The present invention relates generally to concurrent computing and more specifically to the targeting of commands to concurrent computing units executing a concurrent computing process in a concurrent processing environment.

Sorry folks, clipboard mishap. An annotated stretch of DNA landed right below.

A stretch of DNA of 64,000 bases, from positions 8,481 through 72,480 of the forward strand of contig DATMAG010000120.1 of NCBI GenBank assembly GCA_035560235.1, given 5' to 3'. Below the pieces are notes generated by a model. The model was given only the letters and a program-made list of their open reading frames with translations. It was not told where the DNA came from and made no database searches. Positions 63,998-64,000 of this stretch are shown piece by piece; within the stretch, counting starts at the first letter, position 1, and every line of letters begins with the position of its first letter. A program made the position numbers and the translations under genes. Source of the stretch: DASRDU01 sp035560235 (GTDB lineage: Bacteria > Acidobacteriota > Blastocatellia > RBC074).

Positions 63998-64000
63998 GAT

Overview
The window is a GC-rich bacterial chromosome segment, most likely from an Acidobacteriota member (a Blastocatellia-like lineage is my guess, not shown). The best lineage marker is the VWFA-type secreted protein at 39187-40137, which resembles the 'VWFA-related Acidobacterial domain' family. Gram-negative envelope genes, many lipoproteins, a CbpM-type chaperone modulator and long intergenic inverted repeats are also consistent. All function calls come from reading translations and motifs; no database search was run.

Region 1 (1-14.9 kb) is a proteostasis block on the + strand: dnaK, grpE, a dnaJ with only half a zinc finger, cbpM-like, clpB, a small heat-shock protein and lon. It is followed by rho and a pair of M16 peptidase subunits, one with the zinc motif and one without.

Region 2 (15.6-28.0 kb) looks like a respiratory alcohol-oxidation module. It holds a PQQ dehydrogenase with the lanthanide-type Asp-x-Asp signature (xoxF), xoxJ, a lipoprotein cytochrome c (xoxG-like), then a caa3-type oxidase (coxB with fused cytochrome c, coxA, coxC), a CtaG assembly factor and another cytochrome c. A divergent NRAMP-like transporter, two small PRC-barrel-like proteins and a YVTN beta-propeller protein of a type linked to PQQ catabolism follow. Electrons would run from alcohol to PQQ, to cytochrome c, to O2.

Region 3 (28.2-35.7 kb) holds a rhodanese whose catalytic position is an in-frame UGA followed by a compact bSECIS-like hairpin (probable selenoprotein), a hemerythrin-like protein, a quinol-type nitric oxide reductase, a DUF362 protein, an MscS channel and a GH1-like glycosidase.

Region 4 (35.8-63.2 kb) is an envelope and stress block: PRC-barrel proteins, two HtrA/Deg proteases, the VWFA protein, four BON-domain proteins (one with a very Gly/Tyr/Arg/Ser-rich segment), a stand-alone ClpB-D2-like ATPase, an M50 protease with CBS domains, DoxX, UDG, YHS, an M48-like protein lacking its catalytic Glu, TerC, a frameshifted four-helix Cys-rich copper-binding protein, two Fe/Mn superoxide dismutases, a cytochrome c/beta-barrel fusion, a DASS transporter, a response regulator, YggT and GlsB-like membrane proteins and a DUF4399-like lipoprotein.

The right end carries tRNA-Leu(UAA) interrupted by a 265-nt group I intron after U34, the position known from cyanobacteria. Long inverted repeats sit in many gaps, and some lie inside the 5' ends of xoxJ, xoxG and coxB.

Engineers, scientists, mathematicians, and educators across a diverse range of industries solve engineering and scientific problems requiring large complex models using computer applications that provide technical computing environments. One such application which provides a technical computing environment is MATLAB®, a product of The MathWorks, Inc. of Natick, Mass. MATLAB® is a high performance language and a technical computing application that provides mathematical and graphical tools for mathematical computation, data analysis, visualization and algorithm development. MATLAB® integrates numerical analysis, matrix computation, signal processing, and graphics in an easy-to-use environment where problems and solutions are expressed in familiar mathematical notation, without traditional programming. MATLAB® is used to solve complex engineering and scientific problems by developing mathematical models that simulate the problem. A model is prototyped, tested and analyzed by running the model under multiple boundary conditions, data parameters, or a number of initial guesses.